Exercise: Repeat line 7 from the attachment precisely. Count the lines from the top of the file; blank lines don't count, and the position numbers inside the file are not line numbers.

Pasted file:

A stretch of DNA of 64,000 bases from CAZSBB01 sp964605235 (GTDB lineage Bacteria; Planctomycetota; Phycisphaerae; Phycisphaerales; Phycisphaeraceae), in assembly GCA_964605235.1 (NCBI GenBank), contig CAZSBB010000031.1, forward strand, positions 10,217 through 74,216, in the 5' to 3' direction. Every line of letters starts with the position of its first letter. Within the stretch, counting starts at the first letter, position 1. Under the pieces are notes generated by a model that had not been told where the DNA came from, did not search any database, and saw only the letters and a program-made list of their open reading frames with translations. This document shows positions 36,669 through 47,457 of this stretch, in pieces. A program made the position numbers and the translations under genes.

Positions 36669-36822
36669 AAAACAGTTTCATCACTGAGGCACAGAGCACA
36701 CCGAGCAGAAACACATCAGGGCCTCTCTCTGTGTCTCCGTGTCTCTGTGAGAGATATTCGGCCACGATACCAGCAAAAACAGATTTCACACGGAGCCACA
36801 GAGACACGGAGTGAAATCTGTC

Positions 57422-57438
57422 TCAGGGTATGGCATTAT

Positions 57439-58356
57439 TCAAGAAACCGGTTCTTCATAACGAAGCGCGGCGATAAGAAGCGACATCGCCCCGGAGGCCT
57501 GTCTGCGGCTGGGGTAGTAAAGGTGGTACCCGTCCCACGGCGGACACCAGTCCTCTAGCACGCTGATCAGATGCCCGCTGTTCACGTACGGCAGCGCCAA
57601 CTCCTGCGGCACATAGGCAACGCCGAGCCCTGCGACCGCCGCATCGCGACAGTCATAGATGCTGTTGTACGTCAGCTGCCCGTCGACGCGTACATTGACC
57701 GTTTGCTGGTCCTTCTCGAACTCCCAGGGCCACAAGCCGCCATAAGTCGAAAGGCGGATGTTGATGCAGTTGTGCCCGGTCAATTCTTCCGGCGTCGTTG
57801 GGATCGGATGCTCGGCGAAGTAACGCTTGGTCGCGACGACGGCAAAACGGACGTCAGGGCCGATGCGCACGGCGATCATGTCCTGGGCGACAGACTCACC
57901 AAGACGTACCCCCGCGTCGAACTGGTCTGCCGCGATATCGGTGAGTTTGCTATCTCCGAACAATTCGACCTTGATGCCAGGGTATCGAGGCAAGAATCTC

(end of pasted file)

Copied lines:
57422 TCAGGGTATGGCATTAT